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I'm Confused! Please Explain the Differences Between...
Psychotherapy, Therapy, and Counseling?
Psychologist, Therapist, Psychotherapist, Psychiatrist, and Counselor?
It is confusing! Let me try to untangle it for you. Originally, the term "counseling" was used to mean sessions where the focus was on helping a person deal with everyday problems or meeting educational and personal goals, whereas the terms "therapy" and "psychotherapy" were frequently used when there was a diagnosable illness being treated or when the sessions were with a Psychologist or Psychiatrist. For that reason, you will typically see Clinical Psychologists whose training allows them to diagnose, assess, and treat diagnosable disorders use the terms psychotherapy or therapy. However, the terms psychotherapy, therapy, and counseling can really be used interchangeably.
The second set of terms (Psychologist, Therapist, Psychotherapist, Psychiatrist, and Counselor) are a little more difficult to explain. Some titles, such as Psychologist and Psychiatrist, are protected by law so that you know that when a person is using those terms that they have had to meet very stringent requirements in terms of education and training. However, the terms "psychotherapist," or "therapist" and "counselor" are a little stickier since they are too often used by individuals who have little or no training. Although there are many well-trained, licensed mental health professionals who use these terms (for example, psychologists, psychiatrists, social workers, marriage-family counselors), the lack of consistency with meaning of these terms make it very important that consumers look behind these terms and find out the educational level, training, and licensure of a potential provider.
While I cannot address all of types of mental health practitioners and the various mental health-related degrees, I will try to address the most common ones. Let's start with the difference between Psychologists and Psychiatrists, both of which are referred to as "Doctor / Dr." PSYCHOLOGISTS (particularly those with degrees in Clinical Psychology) have obtained a doctoral degree (e.g., Ph.D.), meaning that they have spent typically 9-12+ years in college and graduate-level training in the science of psychology; behavior; and the assessment, diagnoses, and treatment of mental illness. Most Psychologists have gained supervised experience during their graduate training and all have gone through a rigorous year of supervised training during a 1-year internship. In addition, most states also require Psychologists to obtain an additional year of supervised experience after they complete their doctoral degree and their internship. It is Psychologists who are trained in assessment (although in many states Master's Level providers can do testing under the supervision of a Psychologist). A PSYCHIATRIST, on the other hand, is trained in medicine and holds an M.D. degree. Their focus is on the biological aspects of mental disorders and primarily use medication (e.g., Prozac, Lithium) to treat emotional problems and mental illness. They obtain the same training as any other physician and often begin training in the treatment of mental illness during their 3-year residency. Although some have training in psychotherapy (usually of the type called "psychoanalysis" based on the theories of Sigmund Freud), most psychiatrists now have a practice where they only provide medication for the treatment of mental illness. For the most part, only Psychologists and Psychiatrists are allowed to diagnose. For that reason, it is not uncommon for individuals with more serious mental illnesses to see both a Psychologist (for therapy) and a Psychiatrist (for medication).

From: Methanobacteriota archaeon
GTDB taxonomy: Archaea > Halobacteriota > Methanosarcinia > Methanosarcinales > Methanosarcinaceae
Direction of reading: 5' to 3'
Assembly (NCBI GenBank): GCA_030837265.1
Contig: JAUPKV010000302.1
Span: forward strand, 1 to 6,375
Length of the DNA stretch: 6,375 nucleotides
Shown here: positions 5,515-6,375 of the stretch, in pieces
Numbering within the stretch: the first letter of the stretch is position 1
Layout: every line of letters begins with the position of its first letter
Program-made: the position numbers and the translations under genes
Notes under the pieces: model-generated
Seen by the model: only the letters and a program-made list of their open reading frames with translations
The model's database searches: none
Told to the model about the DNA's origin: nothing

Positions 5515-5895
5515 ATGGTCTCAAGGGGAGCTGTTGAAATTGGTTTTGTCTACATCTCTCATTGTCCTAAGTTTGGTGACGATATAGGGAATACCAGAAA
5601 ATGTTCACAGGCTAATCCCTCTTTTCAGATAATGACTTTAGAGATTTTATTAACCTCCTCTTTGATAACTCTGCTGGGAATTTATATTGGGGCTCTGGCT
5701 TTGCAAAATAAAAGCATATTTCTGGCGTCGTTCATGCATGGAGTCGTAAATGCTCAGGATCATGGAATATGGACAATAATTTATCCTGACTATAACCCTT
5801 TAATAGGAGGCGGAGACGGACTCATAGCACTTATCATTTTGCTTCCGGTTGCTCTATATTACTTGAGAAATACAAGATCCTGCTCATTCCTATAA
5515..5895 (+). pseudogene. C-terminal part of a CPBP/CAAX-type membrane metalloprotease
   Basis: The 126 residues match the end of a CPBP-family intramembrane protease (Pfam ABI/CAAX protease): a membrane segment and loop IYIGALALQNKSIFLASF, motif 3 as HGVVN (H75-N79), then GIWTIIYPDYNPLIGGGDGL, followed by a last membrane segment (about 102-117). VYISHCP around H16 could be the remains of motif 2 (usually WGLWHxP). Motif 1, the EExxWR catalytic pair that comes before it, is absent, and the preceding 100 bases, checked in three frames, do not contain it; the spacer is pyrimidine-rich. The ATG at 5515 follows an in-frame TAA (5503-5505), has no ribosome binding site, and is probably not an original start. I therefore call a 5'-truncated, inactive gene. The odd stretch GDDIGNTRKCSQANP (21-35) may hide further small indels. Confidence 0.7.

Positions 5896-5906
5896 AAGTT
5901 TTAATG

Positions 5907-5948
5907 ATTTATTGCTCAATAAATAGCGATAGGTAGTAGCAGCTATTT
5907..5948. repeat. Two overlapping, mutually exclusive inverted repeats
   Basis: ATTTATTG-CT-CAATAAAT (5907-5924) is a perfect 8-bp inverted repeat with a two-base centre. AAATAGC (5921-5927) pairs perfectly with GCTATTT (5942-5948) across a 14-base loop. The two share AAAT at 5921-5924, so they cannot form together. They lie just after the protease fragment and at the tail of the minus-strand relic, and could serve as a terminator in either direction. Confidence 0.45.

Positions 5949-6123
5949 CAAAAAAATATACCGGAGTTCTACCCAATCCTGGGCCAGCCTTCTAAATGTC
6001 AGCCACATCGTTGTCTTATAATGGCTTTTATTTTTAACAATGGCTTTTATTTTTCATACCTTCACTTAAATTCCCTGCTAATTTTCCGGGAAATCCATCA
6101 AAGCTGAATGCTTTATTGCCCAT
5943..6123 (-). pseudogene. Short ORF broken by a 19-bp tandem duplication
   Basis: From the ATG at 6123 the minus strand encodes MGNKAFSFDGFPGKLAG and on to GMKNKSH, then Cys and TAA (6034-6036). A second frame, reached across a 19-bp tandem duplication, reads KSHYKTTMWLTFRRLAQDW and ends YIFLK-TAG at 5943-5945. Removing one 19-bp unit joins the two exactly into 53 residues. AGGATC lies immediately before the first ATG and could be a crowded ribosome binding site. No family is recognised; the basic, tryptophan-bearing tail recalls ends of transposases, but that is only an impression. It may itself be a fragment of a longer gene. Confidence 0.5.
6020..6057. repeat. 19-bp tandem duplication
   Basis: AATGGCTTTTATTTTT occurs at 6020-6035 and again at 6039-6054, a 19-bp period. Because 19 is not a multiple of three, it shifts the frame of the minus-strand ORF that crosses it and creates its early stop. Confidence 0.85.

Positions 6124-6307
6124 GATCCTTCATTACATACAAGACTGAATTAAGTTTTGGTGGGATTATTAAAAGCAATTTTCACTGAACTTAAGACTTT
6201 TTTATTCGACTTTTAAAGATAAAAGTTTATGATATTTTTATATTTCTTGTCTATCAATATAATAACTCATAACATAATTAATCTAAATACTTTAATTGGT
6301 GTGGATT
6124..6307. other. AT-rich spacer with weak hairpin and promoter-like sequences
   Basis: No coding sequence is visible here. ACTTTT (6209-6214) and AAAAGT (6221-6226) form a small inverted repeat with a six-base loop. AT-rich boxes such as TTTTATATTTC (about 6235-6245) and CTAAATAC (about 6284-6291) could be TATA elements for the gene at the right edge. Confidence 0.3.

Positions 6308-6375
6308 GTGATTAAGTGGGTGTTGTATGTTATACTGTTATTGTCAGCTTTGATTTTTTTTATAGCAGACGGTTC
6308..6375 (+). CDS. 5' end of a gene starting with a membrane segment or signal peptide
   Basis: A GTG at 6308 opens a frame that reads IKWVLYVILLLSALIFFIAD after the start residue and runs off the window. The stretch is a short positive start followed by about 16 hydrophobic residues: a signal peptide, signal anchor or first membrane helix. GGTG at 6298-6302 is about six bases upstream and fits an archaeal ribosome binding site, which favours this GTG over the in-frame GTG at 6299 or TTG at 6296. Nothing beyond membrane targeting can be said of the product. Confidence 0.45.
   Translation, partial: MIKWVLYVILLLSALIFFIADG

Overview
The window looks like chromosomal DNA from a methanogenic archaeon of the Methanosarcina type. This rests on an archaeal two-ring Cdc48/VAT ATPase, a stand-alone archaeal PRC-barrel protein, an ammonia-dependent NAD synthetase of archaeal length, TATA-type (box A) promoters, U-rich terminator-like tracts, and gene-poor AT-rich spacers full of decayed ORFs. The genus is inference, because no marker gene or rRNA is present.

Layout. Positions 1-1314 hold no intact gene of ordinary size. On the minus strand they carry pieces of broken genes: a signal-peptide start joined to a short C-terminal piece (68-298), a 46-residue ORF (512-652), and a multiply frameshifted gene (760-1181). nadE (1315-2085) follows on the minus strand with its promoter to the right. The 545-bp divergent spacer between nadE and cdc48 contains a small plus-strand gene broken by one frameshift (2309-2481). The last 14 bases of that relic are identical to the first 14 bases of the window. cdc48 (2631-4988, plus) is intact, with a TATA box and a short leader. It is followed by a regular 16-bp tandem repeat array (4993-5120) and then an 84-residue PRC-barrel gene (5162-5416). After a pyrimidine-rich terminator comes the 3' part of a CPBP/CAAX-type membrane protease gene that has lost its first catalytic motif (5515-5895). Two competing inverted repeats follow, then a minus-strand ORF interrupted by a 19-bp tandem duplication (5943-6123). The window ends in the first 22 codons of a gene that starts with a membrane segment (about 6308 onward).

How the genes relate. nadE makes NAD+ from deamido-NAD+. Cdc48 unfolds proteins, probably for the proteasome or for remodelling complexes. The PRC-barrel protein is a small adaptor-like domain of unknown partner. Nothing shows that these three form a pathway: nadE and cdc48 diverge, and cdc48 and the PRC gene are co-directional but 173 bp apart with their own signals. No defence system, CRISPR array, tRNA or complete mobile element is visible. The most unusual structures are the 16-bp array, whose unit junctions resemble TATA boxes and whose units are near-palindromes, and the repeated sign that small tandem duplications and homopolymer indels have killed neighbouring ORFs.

There is more variety in the mental health providers who hold a Master's Degree (typically 5-6+ years of college and graduate-level training) and therefore there is a wider variety in the type of licenses they hold. In Georgia, the licenses available to those with a Master's Degree (and on rare occasion, someone with a higher level degree whose training does not meet the requirements for licensure as a Psychologist) are: Licensed Professional Counselors (LPC), Licensed Marriage and Family Therapists (LMFT), Licensed Clinical Social Workers (LCSW), and Licensed Master Social Workers (LMSW). The differences in these titles lie mostly in the focus of their degree and experience. For example, Social Workers (LCSW and LMSW) typically hold a Master's Degree where they obtained specialized training in linking patients to community and institutional resources. Marriage and Family Therapists (LMFT) have training similar to that of social workers, but their training and focus is specifically on relationships and family issues (although others mental health providers, including many Psychologists, have specialized training in these areas).